Before this idea for consciously replacing attitudes and actions in my life that weren’t making me happy with attitudes and actions that would help me live a more fulfilling life, there were a few things that I knew I needed to change. I had changed it before, but the change turned out not to be for the better. Sometimes, we have good intentions but we miss the mark altogether.
When I was younger, I learned how to “give people a piece of my mind” or tell them how I was feeling. At the time, I had no regard for how the person/people I was telling these things to might feel. I was tired of being walked on, and I needed to tell folks they weren’t going to run all over me or tell me what to do. I was a girl who knew her own mind. I also knew what you needed to do, too. Hard to believe, right?
After I became a Christian, I learned better than to always be so blunt and “flip at the mouth” (with occasional slips). This should have been a good thing. But somewhere along the way, I lost my voice. It was hard for me to tell anybody what I wanted. I struggled with finding a balance, with not being a doormat, but not being too blunt either. For the most part, I ended up being a doormat. I thought it was less of a character failing to be a little too amenable than to be too hard, especially for a woman. Add to that a desire to stay as far away from the Angry Black Woman Stereotype, and you have a perfect storm for a doormat.
The first thing that really tested my go along to get along attitude happened in late 2006. I was living with my aunt, working and establishing residency in Florida so I could finish my last year of college here. I didn’t have enough financial aid to finish where I’d started and schools were cheaper here. My aunt, who was extremely helpful to me at this time, had encouraged me to come to Florida for school in the first place, had given me a home and a job, had encouraged me to go back as soon as possible. She gave me a helping hand that I would always be grateful for; but she also drove me up the wall trying to get me to conform to what she wanted. I had to be up at a certain time, clean the room a certain way, get another job (in addition to working with her), etc. I did these things because I felt I owed it to her. She was helping me and she didn’t have to do it. But then she wanted me to change my major.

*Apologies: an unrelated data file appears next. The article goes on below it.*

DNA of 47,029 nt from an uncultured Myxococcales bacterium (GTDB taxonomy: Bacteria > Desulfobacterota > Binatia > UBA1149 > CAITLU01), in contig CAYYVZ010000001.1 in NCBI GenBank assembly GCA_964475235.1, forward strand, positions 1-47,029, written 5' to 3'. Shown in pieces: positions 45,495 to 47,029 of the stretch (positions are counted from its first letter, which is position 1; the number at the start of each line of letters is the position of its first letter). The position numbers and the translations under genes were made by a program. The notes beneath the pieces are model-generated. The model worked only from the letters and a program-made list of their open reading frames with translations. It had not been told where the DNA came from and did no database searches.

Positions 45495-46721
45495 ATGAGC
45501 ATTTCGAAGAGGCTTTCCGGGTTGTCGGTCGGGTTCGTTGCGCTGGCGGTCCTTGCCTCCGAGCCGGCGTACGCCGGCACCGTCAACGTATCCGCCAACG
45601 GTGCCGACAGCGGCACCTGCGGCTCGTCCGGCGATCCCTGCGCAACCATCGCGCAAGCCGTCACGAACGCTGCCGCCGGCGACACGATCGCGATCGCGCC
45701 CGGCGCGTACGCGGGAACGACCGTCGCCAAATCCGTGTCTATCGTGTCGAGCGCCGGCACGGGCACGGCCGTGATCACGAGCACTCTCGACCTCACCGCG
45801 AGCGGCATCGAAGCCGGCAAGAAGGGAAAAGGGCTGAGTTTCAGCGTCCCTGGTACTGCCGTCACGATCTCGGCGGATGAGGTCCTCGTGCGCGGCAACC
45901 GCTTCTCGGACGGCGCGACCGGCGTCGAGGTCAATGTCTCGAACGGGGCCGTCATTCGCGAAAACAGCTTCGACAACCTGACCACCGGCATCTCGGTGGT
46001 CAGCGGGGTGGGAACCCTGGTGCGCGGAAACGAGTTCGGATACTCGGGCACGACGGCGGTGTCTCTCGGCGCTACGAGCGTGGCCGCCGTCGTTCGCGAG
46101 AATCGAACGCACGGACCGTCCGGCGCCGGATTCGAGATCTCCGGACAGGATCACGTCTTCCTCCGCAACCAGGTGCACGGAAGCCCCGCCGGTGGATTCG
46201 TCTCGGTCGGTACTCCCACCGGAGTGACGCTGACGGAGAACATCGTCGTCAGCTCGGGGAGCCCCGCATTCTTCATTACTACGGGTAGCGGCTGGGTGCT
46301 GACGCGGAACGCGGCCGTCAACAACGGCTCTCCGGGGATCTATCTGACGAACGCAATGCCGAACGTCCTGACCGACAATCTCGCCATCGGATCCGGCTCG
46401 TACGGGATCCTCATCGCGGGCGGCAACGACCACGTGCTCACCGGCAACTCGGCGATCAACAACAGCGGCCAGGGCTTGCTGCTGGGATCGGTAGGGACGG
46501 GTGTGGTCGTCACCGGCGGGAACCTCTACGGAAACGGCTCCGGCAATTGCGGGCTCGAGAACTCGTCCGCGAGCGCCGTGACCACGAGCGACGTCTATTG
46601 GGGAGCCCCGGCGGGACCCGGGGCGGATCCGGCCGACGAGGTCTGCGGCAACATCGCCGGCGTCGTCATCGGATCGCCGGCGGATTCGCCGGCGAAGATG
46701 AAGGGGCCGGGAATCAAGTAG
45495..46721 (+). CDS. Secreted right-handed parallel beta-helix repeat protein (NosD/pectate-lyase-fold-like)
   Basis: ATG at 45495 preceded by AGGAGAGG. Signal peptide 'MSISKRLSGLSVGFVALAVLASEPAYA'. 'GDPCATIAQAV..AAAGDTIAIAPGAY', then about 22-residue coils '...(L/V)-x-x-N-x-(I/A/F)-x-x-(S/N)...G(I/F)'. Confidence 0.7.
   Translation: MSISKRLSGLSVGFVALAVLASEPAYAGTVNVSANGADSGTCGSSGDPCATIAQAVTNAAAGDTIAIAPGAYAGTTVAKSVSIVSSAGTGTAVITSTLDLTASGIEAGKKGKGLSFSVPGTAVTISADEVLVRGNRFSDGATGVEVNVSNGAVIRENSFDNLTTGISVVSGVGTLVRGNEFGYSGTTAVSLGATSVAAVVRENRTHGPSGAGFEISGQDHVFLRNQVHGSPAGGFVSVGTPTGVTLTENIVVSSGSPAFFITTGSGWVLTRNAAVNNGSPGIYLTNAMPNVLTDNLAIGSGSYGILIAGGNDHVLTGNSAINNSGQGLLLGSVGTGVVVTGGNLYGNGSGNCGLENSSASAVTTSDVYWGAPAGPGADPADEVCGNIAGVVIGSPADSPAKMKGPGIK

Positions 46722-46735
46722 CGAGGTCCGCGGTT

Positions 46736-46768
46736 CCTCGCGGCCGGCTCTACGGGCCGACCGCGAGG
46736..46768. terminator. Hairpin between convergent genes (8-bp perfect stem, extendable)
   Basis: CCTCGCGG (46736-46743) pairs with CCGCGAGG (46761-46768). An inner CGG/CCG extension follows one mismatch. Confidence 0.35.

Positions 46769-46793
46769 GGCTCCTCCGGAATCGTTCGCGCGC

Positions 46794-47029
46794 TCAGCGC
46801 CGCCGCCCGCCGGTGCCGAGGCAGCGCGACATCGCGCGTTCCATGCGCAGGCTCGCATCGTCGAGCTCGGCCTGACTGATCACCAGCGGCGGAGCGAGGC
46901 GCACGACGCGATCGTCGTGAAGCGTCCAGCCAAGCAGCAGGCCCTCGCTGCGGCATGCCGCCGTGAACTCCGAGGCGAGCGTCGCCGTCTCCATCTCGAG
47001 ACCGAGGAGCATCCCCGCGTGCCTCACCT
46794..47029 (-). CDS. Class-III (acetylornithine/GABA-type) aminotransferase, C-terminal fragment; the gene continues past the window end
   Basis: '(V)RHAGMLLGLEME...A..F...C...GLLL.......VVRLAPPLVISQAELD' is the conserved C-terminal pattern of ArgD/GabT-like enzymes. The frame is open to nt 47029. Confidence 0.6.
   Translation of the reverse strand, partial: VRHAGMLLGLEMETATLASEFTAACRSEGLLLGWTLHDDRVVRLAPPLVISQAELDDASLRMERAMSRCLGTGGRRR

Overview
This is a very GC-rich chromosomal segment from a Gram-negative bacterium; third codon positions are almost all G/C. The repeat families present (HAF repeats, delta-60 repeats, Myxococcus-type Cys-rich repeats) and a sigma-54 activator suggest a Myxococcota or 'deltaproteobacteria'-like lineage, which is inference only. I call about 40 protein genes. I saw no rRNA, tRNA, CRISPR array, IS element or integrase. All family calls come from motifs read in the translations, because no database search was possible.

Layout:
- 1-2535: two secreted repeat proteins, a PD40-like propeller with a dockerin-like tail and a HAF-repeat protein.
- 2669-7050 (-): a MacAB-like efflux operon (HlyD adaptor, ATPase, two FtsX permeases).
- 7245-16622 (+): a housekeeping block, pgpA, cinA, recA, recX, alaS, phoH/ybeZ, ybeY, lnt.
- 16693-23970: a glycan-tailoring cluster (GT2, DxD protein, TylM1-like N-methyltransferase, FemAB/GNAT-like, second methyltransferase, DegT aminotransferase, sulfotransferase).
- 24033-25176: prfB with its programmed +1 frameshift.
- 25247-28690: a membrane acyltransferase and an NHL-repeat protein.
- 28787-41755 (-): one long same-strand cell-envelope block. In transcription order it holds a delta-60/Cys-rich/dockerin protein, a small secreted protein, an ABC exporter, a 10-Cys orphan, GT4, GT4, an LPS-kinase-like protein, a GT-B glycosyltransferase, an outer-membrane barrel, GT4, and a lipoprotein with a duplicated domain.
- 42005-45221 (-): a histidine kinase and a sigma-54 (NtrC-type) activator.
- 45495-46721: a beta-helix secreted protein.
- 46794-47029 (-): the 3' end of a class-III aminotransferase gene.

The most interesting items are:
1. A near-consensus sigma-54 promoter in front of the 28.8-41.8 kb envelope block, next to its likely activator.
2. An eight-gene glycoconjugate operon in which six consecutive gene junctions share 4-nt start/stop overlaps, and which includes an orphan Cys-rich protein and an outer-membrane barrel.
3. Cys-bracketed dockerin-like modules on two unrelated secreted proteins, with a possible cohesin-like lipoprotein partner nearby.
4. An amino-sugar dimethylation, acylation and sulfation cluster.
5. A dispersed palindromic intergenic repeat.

I never wanted to do anything but write my entire life. Instead of taking Creative Writing, I left fear of not being able to find a job push me to take English Literature. It turned out to be a good choice for me. I loved every class and I learned what constituted “good literature”, what made it good. I was one year away from an English degree, a few classes in English and a couple pre-requisites…and she wanted me to change my major to psychology. Doing this would add another year (at least) to my college career. It also was not what I wanted to do. Instead of saying I didn’t want to change my major, I simply told her it was too late to change it without adding time (and money) to when I would be done, and I was already going to graduate a year late.
I didn’t really get an opportunity to learn to speak up for myself until this year. You may have read my post, Marry Me or Else on my other blog. This post was about a conversation I had with my boyfriend about where I wanted our relationship to go and the time frame it needed to get there in. I wasn’t interested in going on forever the way we were, and I knew if I didn’t say something, I couldn’t blame anyone else for not knowing how I felt.
Through the years, there have been little tests that have helped me realize that it’s easiest to tell the truth in love, to be swift to hear and slow to speak. I don’t have to be a doormat in order to avoid being an Angry Black Woman. God never calls us to be doormats; being meek and humble doesn’t mean you can’t ask for what you want out of life, can’t disagree with anyone. It’s not always what you say, but how you say it…and why you said it in the first place.
Most people who know me in real life will tell you I’m pretty meek. I have my own ideas about things, but if you don’t ask, I don’t usually volunteer to tell you how I feel about it. I don’t force my ideas down your throat, either. I have had angry friends tell me I’d make a perfect little docile wife because I would never complain; I would be a doormat. MensHealth can tell you that’s simply not true anymore. I am learning to express how I feel, but in such a way that I’m not demanding anyone else feel the same. I’m still open to ideas and compromise. I’m just learning to speak up for myself…the right way this time.
Stop: being a doormat
Start: speaking up for yourself
- Stop Being a Doormat In Relationships (2): The How? (empowerthyself.wordpress.com)
- To Sit in Solemn Silence… (2blu2btru.wordpress.com)
- Stop Being a Doormat In Relationships (1): The Why? (empowerthyself.wordpress.com)
- I Want More (applesofgoldministries.net)